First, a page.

Getting the Most Out of 56 K Modems
by Brian McConnell
In just a few years, the worldwide web (and the internet in
general) has grown from an obsure academic research tool
to a basic requirement for conducting business. Web
applications are growing ever more complicated, and require
even more bandwidth than before. While computing power has
increased exponentially and prices have fallen, chances
are, you are still connecting to the internet through the
slowest possible means, an ordinary, plain old phone line.
Modems (short for modulator/demodulator) convert digital
data into an audio signal (sound) which can be carried over
the public telephone network. The telephone network was
designed to carry human speed, not computer data. Hence, an
entire industry has developed around the need to allow
computers to "talk" to each other over the telephone
Early modems operated at slow speeds, typically 300 baud
(bits, or digits, per second). At this speed, you can
transmit 1 to 2 lines of typewritten text per second. In the
past 10 years, modem speeds have increased dramatically,
from 300 to 1200 baud, to today's high-speed dial-up modems, which
deliver speeds up to 56000 baud, about 100 times as fast.
The latest, fastest dial-up modems can transmit up to 56,000 bits of
information per second. While this might sound fast, this
speed is still about 200 times slower than a typical office
data network, and about 2000 times slower than a high-performance
data network. The new high-speed modems,
generally referred to as 56 K modems, push the
telephone network to its theoretical limits. These modems
deliver speeds up to 56,000 bps (bits per second, or 56 Kbps) downstream
(from your internet service provider to you), and up to
33,600 bps upstream (from your computer to
your internet service provider (ISP).
Double the speed on the same phone line? Sounds good, what's the catch?
While this all sounds great, twice the speed of a
conventional modem on the same phone line, there's a catch.
56 K modems push plain old phone lines to their theoretical
limits. Because of this, these modems are extremely
sensitive to anything that degrades the quality of the
connection between your computer and your ISP. If they
encounter the slightest problem, they fall back to
a slower speed, typically around 28,000 bps, roughly half of
the maximum speed.
The trick to maximizing 56 K modem performance is making sure
you have a really clean connection between your computer and
the outside telephone network. The following tips will help
you do this, and therefore improve your connection
Tip #1 – Do not connect your modem to a phone system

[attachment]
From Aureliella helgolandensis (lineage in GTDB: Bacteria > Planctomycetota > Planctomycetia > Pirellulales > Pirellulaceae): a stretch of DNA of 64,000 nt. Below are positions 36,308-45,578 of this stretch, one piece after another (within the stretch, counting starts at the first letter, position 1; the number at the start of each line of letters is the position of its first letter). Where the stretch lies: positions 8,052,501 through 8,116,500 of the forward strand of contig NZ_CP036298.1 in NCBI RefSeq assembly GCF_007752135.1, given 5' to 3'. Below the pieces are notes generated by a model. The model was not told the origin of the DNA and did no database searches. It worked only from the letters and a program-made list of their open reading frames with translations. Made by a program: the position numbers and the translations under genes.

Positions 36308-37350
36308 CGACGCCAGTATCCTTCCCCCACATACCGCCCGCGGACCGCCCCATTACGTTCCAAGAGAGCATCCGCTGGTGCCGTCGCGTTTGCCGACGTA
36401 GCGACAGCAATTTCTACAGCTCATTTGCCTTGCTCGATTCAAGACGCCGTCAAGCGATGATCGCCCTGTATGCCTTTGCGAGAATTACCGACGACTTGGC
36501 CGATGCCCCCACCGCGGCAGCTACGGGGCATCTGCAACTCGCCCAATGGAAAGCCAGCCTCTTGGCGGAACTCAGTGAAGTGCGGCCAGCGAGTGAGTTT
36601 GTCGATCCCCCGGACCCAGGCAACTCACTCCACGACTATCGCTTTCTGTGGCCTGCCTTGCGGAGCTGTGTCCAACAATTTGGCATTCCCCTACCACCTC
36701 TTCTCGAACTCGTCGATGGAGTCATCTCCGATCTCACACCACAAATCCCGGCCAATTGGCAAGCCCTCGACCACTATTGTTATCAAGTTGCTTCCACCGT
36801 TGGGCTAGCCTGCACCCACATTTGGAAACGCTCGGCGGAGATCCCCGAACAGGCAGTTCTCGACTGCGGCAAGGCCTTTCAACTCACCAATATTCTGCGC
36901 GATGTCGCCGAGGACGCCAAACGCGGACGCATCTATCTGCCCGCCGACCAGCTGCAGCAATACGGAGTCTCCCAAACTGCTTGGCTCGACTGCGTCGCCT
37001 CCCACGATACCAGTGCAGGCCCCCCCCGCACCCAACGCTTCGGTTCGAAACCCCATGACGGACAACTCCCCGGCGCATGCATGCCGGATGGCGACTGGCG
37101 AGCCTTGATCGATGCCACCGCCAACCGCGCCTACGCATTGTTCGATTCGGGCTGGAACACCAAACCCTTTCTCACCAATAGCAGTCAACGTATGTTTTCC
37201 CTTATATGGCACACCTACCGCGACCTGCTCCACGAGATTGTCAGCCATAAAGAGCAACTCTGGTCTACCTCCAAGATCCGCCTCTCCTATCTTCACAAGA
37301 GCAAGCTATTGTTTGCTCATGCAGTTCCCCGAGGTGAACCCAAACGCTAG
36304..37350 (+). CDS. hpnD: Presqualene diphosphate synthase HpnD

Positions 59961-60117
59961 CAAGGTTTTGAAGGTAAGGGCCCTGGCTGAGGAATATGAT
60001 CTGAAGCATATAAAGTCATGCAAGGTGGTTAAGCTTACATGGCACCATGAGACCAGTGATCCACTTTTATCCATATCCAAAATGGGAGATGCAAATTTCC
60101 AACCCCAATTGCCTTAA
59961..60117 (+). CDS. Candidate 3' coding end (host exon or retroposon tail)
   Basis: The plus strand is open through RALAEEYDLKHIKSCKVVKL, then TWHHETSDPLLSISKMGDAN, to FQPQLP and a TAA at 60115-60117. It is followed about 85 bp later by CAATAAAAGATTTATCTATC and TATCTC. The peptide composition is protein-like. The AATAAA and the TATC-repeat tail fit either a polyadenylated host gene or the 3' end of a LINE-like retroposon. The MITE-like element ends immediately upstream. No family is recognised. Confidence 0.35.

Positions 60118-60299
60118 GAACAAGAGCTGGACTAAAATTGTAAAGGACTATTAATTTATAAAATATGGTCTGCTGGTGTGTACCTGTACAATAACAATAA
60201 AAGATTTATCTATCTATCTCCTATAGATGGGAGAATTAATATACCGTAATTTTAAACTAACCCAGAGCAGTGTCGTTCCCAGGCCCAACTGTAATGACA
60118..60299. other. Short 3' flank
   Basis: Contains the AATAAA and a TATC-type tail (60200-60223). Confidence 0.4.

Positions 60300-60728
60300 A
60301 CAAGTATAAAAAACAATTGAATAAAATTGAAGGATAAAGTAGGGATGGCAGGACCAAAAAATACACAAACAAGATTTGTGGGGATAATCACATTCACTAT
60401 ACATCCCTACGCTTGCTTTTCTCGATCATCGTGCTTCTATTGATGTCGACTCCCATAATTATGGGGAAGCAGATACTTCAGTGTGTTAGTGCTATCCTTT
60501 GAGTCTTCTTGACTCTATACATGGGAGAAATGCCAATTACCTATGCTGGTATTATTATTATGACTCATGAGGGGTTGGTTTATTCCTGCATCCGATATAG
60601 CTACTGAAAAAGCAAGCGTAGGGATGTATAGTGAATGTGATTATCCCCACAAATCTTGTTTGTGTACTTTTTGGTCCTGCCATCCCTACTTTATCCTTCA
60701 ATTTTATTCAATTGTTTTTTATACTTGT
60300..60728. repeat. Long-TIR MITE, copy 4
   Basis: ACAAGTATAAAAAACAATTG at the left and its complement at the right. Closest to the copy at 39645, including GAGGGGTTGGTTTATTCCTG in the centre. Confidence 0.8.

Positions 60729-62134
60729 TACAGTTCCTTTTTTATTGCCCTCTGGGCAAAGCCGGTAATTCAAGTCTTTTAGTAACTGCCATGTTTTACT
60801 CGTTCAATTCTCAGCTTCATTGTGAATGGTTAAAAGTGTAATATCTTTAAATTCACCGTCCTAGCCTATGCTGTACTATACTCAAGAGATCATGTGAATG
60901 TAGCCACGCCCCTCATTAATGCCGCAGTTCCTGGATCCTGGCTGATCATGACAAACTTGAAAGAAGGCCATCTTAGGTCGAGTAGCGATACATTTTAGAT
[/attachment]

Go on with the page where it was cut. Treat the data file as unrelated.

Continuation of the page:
If you are using a telephone system in your office, do not
connect your modem to the phone system, but instead connect
it directly to an outside line. Almost without exception,
connecting a 56 K modem to an extension on a phone system,
instead of an outside line, will degrade your connection
speed by at least 40 to 50%.
Tip #2 – Do not daisy chain devices or modems
Avoid daisy chaining many devices together to share an
outside line. While this works fairly well for older, slower
modems, it weakens the signal enough to degrade connection
speeds. Use a line share device instead. More on this in a
Tip #3 – Check your wiring for glitches and radio interference
Connect a standard phone to your outside line(s). Make some
test calls to outside phone numbers. Have the called party
(on the other end of the line) put you on hold. When the
line is silent, listen carefully for static and for
background noise. Radio interference is pretty common on
phone lines (long cable runs sometimes act like radio
antennas). If you pick up radio interference, an RFI filter
(available from distributors like Hello Direct), will help
resolve this problem.
Tip #4 – Use a line share device
Line share devices allow you to connect many modems to a
smaller group of shared outside lines. They work in the same
way a PBX or key system allows voice users to share a
smaller group of phone lines, except they are designed to
optimize modem performance. Depending on the number of lines
you need to connect, these will handle anywhere from 2–4
modems to dozens of users. One particularly good company is
Line Share Devices.
What if 56 K isn't fast enough?
If you're interested in videoconferencing, transferring large
files, or have many users sharing your internet connection,
an analog internet connection isn't fast enough. You should
look at high-speed digital telephone lines such as ISDN and
Read "Getting Connected: The Internet at 56K and Up"